4. Going along with the lack of space, people are out and about interacting with the community all the time because there just aren't that many places to be inside. Plus there are so many great public spaces a stone's throw away. And unlike in the empty suburban yards and streets, people are actually at these public spaces. (In fact so many people perhaps they fall prey to the Yogi Berra dilemma: "It's so crowded, no one ever goes there.")
5. With all the free concerts, free movies, free drum circles, free garden adventures for kids, river walks and nature games outside in the parks, along the river, on Governor's Island and other places, summer evenings are spent outside and you get that lovely, protracted, expansive, wide open shapeless summer evening feeling that you used to have as a kid as you drift from one place to the next and dig around for squishy bananas.
6. Shuttling kids around is done just as much as anywhere, but in a more eco-friendly way--subway or bus rather than an idling minivan. So you're exposed to a lot of culture (Gospel singers in Union Square station/Jews for Jesus handing out pamphlets (if you can call that culture--it is, if nothing else, a topic for discussion)) rather than a DVD player to keep you entertained.
7. Kids get used to shared resources -- sand toys, rides on the slide, turns at the water fountain -- because they have to. Kids taking turns on the swings --> adults who understand one country can't use 1/4 of the world's total energy.
8. Instead of collecting stuff, kids collect experiences. Another plastic truck? Why not a trip to visit the sea lions instead. Forget one more Barbie doll--no where to put it anyway. How about splashing paint at the Children's Museum of the Arts or taking a picnic lunch to the creative little garden instead?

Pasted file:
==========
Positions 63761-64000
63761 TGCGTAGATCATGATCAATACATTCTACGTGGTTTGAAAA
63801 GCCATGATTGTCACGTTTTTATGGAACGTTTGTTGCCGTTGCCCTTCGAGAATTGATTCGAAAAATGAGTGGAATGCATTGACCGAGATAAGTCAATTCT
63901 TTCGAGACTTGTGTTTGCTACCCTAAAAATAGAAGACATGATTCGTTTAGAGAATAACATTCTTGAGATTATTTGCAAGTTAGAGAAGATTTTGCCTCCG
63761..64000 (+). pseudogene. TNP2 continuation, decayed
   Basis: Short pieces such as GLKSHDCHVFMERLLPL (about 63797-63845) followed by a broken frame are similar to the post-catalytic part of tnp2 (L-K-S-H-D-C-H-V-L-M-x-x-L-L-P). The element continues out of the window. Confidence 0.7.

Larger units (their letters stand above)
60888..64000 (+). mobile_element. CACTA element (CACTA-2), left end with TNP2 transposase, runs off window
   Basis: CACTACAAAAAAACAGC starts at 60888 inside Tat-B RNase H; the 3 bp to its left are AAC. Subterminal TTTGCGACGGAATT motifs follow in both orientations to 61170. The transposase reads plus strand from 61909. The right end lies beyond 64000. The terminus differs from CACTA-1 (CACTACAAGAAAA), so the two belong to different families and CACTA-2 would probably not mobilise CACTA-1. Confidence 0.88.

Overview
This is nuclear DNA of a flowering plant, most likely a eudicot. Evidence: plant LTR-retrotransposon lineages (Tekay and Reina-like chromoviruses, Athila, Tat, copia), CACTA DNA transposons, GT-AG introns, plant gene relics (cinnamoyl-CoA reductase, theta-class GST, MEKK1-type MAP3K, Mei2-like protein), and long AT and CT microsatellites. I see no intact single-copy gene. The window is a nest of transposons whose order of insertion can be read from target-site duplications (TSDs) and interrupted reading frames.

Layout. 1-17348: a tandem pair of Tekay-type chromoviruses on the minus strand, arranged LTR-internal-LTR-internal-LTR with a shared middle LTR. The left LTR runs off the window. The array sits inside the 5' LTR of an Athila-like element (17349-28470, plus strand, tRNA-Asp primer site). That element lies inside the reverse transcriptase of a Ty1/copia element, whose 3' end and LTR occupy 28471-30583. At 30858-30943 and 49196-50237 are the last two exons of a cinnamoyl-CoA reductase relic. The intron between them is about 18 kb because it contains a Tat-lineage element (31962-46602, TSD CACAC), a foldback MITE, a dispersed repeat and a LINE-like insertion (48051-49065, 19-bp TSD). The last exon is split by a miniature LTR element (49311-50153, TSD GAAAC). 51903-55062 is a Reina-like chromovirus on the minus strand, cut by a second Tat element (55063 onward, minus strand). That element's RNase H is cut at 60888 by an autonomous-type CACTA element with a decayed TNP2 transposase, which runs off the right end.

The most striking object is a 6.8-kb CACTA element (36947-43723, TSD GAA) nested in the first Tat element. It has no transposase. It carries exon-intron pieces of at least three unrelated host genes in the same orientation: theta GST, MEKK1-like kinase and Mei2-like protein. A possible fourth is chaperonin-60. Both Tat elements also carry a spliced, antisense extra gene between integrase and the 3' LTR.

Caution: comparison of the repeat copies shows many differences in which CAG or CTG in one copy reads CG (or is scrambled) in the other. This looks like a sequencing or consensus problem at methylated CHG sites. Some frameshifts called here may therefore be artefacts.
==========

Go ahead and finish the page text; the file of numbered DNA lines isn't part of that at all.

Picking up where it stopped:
9. Kids are free at an earlier age to get around by themselves. Maybe most affluent parents with another option won't follow Lenore Skenazy's suit and let their 9-year-olds ride the subway, but certainly most reasonable parents will let junior high kids walk to school and back alone. I've seen it!!
10. Kids don't have to prove they are cool by watching violent movies aimed at teenagers or wearing cool brands (What are the cool brands by the way? I'm so clueless I don't even know. Like is Gap still considered cool? Abercrombie? DKNY? Someone cooler than I am, let me know). But anyway, city kids don't have to prove they are cool because they know they inherently are. They live in New York City for crying out loud. They see Sarah Jessica Parker and her kids at the playground and they say goodnight to The Empire State Building every night. (Substitute whatever urban environment you live in, unless it's Chicago. Just kidding! I like Chicago.) And when they go to college, they can authentically channel Jay-Z and Alicia Keys and say they're from (sing this part) "New York, concrete jungle where dreams are made of/there's nothing you can't do".
All this is not meant to sound smug or superior to non-city dwellers. If you have a backyard or communal space like we had in the apartment then condo where I grew up, if your kids can run around with paper airplanes and water balloons, digging for worms, spitting watermelon seeds and chasing the ice cream man, then you've already got it made and you can ignore what I've written here. Or write it off as rationalization for not giving Wally the kind of childhood I had. As long as your kids do actually play outside. And you don't buy them too much stuff. Or spend too much time schlepping kids around and waiting for them in idling minivan. And come visit us sometime--the big lights will inspire you.
*Empire State of Mind
Jay-Z & Alicia Keyes